PHOENIX (3TV/CBS 5/AP) -- ESPN has just gone public with its story about allegations of racism and misogyny by Phoenix Suns owner Robert Sarver. ESPN says it interviewed more than 70 current and former Suns employees.
"Employees recounted conduct they felt was inappropriate and misogynistic, including Sarver once passing around a picture of his wife in a bikini to employees …," the article by Baxter Holmes says. "'The level of misogyny and racism is beyond the pale,'" one Suns co-owner told ESPN. "'It's embarrassing as an owner.'" In ESPN’s report, Sarver denied or disputed most of the allegations through his legal team. The Suns also strongly denied the report in a lengthy statement released Thursday.
The article, 13 pages in length, is headlined by former head coach Earl Watson, who claims Sarver used the n-word multiple times in front of him. The ESPN report claimed he fostered a culture of misogyny with Sarver admitting to make a couple poor attempts at humor. Sarver bought the Suns in 2004. He purchased the Mercury at the same time.
Among the allegations: Former Suns coach Earl Watson said Sarver was upset that Golden State forward Draymond Green used the N-word during a game in 2016 and that the owner repeated the N-word several times when voicing his displeasure. Watson said he told Sarver that he can't use that word.
Watson was the Suns' coach for all or part of three seasons before being fired three games into the 2017-18 season.
Sarver said in his statement that Watson was “clearly not a credible source.”
The report also details a story about how Sarver passed around a picture of his wife in a Suns bikini to employees. The report says more than a dozen employees also said Sarver had a history of “making lewd comments in all-staff meetings."
The Suns hosted the Houston Rockets on Thursday night and Phoenix coach Monty Williams addressed the report before the game. Williams — who is Black — said he hadn't talked with Sarver since ESPN's story was published and that if he had heard the owner say any of the things that were alleged in the story “I wouldn't be in this seat.”
“My reaction is it's a lot to process,” Williams said. “There's so many things there and for me it's still not clear, as far as the facts are concerned. As someone who is the caretaker of the program, I find all of these things that are being said serious in nature. These allegations are sensitive — that's an understatement.”
Williams added that he would understand if any of his players didn’t want to play on Thursday because of the situation, but said none of them had expressed that sentiment to this point.
Suns guard Devin Booker — who is the team's longest-tenured player at seven years — was the only one on the current roster who played for Watson.
He said Watson was credible and added “that's my guy" but said he didn't know about the Watson-Sarver interaction until he read ESPN's story.
“I wasn't aware of the situation,” Booker said. “In my seven years I've been here, I haven't noticed that, but that doesn't make me insensitive to the subject. I think the NBA opened an investigation, they'll do their due diligence of bringing out facts instead of he said, she said. I'm sure the NBA has it in good hands and will do the proper research to find out the truth.”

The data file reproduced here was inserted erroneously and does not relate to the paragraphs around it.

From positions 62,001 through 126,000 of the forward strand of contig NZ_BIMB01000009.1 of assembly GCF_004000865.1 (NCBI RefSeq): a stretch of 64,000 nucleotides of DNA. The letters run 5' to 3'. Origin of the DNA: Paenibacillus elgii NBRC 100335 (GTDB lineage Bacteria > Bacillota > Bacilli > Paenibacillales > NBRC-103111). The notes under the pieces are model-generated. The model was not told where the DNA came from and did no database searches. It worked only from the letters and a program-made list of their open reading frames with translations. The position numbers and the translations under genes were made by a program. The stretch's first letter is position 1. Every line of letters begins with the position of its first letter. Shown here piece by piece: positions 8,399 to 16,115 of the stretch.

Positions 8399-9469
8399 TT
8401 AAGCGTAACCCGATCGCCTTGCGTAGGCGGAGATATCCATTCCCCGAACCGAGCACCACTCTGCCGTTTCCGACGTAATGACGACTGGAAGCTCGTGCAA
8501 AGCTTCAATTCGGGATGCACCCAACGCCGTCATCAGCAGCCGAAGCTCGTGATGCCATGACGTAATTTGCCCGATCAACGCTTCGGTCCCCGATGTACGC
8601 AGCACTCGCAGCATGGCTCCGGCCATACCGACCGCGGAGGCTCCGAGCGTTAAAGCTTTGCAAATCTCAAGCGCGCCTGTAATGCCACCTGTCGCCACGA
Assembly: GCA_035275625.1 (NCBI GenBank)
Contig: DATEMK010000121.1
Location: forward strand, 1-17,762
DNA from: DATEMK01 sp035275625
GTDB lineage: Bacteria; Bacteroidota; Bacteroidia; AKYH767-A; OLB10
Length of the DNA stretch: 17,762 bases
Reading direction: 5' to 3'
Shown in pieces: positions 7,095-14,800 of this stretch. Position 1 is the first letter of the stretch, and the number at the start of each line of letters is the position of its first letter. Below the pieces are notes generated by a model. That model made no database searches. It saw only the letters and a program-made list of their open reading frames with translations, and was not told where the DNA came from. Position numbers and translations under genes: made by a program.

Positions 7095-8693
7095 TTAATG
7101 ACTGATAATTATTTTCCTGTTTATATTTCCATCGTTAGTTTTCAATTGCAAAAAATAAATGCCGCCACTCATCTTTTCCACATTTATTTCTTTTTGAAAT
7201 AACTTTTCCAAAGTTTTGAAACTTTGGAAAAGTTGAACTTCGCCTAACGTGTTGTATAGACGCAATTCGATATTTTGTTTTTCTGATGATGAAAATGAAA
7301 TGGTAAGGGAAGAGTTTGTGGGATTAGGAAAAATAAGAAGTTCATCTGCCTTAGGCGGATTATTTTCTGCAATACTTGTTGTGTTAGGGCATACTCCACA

The NBA Players Association said in a statement that it was "continuing to review the allegations in today’s ESPN story. We view these allegations as serious and applaud the League’s decision to conduct an investigation. We will defer any further comments until that process has been concluded.”
In ESPN's story, Bass said the NBA had not “received a complaint of misconduct at the Suns organization through any of our processes, including our confidential workplace misconduct hotline or other correspondence.”
Not just Sarver
Former employees reported that in one instance, a Suns executive had referred to a Black coworker as "Carlton," referring to the '90s sitcom "The Fresh Prince of Bel-Air." The employees claimed the coworker had asked the executive to stop after being asked several times to "do the Carlton" for him.
The ESPN report also says that employees, particularly women, had no choice but to lie on a team survey. Team members told ESPN that they feared retaliation or felt that the survey was worthless.
"It wrecked my life. I was contemplating suicide," a former Suns employee told ESPN. Another staff member reportedly said, "If something happens, don't go to HR."
Several ex-employees claimed that the Suns organization would often settle with anyone had considered legal action, or had an issue that could lead to legal action. About a half dozen employees told ESPN that they didn't have the energy or financial resources to consider a court battle.
Ex-employee defends Sarver
Arizona's Family Sports Director Mark McClune spoked to a former Suns staffer, who did not want to go on camera, about the Sarver. He is a man of color and was interviewed by Holmes for the Sarver story. He said he never witnessed any acts of racism. He told McClune, "It doesn't makes sense, objectively. Why would you give the keys to the organization to people of color if you were a racist" The ex-employee worked for the organization for 24 years and was let go before the NBA Finals run in 2021. He added if any body has the right to be disgruntled, it's him.
Sarver and team respond to allegations
Hours after the explosive report came out, Sarver came out fully denying any and all parts of the story. Sarver says he welcomes an "impartial" NBA investigation and says that only that may clear his name and reputation.
“I continue to be shocked by the false reporting from Baxter Holmes. While there is so much that is inaccurate and misleading in this story that I hardly know where to begin, let me be clear: The n-word is not part of my vocabulary. I have never called anyone or any group of people the n-word, or referred to anyone or any group of people by that word, either verbally or in writing. I don’t use that word. It is abhorrent and ugly and denigrating and against everything I believe in. The way I lead my personal and professional life makes that clear. Instead of reporting the truth, Holmes’ story is based on misrepresentations from former Suns coach Earl Watson and other unnamed “sources.” Mr. Watson created an unprofessional and toxic atmosphere in our organization. He is clearly not a credible source. Despite hearing from witness after witness that disputed Mr. Watson’s stories, Mr. Holmes completely disregarded the truth here. Now we are in the position of trying to disprove things that did not happen.